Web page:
We’ve all heard the phrase, “We live in a male dominated world.” This phrase is most often delivered with a negative connotation when someone perceives that they’re getting an unfair chance, at the mercy of men. What if we could live in a world where everyone’s unique contributions were equally appreciated?
My name is Amanda Mosello and I am a Security Sales Engineer. I might only be one of three female engineers in the field representing Imperva, but I have always felt that my unique contributions were not only encouraged, but also highlighted by my male coworkers. At the Sales Kick Off (SKO) earlier this year, CEO Chris Hylen made a point to acknowledge the lack of women in technical roles and his commitment to support and empower the women of Imperva. I was more proud than ever to be a part of this company.
I was born in New York to a father who was a blue-collar worker, and a stay-at-home mother. Neither my parents nor my immigrant relatives attended college, making me the first to graduate. When I was younger, I loved building Lego monstrosities at home, just as much as dissecting frogs in science class, but I also enjoyed cooking with my mom. Should I be a chef, an architect, or maybe a brain surgeon? I was lucky to have parents that encouraged all pathways, but in grade school, some still promoted a perception that engineering is masculine. The concept of STEM (Science, Technology, Engineering & Math) to increase exposure at the high school level wasn’t founded until 2001. But I was always an outlier, so when I enrolled in university, I chose Biotechnology and Computer Science with a minor in Music. I wanted it all.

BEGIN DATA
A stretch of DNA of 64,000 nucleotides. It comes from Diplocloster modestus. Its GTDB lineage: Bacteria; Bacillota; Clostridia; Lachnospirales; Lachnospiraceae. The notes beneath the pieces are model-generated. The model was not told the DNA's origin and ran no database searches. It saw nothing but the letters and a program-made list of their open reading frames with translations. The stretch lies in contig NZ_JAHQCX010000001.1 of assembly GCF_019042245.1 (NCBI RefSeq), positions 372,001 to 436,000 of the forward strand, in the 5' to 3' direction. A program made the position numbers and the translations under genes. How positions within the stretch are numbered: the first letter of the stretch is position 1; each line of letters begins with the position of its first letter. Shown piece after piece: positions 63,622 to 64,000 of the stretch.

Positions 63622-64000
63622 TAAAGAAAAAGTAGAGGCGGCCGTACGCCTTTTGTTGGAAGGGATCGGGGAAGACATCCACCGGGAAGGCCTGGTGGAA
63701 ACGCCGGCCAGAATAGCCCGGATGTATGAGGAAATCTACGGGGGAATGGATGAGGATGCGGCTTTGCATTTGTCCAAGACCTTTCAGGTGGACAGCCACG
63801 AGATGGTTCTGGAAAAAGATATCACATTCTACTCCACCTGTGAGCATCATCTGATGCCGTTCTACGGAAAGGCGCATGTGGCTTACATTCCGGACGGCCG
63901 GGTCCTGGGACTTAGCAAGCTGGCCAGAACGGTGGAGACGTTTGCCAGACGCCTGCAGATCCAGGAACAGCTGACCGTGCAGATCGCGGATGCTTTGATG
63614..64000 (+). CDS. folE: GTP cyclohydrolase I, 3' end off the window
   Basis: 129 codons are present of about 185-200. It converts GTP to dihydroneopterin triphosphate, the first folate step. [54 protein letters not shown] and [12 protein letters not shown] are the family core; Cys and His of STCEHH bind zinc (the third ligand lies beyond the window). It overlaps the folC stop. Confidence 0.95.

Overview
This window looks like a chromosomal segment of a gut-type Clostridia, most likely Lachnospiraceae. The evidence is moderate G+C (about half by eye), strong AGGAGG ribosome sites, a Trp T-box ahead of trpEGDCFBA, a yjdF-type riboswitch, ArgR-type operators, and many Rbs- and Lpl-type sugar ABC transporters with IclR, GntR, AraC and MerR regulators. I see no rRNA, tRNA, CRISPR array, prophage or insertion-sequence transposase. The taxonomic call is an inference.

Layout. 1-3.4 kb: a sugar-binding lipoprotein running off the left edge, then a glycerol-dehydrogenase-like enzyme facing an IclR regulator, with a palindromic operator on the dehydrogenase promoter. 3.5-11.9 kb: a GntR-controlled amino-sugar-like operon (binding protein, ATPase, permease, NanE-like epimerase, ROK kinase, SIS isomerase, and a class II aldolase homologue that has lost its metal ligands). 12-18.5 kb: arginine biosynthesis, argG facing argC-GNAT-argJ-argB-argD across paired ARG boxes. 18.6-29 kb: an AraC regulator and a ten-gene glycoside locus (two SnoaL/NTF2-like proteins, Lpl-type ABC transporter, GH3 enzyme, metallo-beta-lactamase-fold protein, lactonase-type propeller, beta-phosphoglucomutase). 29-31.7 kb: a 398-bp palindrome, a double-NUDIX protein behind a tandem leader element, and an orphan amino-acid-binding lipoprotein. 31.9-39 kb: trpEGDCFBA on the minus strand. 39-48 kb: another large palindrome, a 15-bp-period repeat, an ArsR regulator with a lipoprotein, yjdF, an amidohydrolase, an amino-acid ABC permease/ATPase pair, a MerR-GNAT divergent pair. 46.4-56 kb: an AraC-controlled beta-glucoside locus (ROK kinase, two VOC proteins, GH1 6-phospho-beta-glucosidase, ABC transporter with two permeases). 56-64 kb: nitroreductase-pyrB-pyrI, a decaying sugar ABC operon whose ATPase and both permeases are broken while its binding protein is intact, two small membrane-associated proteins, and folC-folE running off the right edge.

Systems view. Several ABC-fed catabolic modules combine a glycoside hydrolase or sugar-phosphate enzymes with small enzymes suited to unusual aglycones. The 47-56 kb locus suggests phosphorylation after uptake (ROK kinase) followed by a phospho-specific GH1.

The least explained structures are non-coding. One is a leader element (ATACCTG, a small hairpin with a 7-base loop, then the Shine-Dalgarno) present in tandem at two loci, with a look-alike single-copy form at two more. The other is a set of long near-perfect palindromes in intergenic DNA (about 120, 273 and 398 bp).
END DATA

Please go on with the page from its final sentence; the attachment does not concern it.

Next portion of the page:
It was at university when I realized that these industries are male dominated. I had one female biology professor, and none in computer science. There were many women in symphony with me, but where were all the women in my bio and coding classes? I was always one of fewer than 10 females in my core curriculum classes. In the 90s, top universities began prioritizing recruitment of women in technology and began paving the path towards career equality.
I entered the workforce as an engineer in the defense industry as a contractor for the military, yet another male-dominated environment. For 17 years, I was one of five female engineers. When I deployed with the military, I was the only female contractor on that base with three programs. I had to work harder and be smarter to be seen in a sea of men. I wasn’t going to follow the path of unspoken inferiority. I took on more responsibilities to rise in the ranks early on, and became a manager of 30 globally-dispersed engineers in my first five years. Yes, there were obstacles from men who weren’t used to working side by side or even reporting to a woman. I was never mad at them for being born into the dominant slice of pie, but was inspired when male colleagues wanted to push the door open for the women they viewed as qualified and deserving into positions of leadership.
Now almost 20 years later, I was not only referred to Imperva by a male engineer, but championed by him. The team of men I joined (pictured above) were excited to have me on-board, and to this day are still invested in my success. But the most valuable gift was that they weren’t afraid to stand with me, and make it known that SHE is here and SHE is uniquely valuable.
It should never be about lessening what men contribute, but equally supporting what women contribute too. This mindset is what makes change possible.
Life’s a Journey, but There’s a Destination
I joined the Imperva Women’s Network to be part of the mission to empower women to reach their fullest potential. I want to be a part of building a community to provide the resources for all our contributions and accomplishments to be successful and celebrated.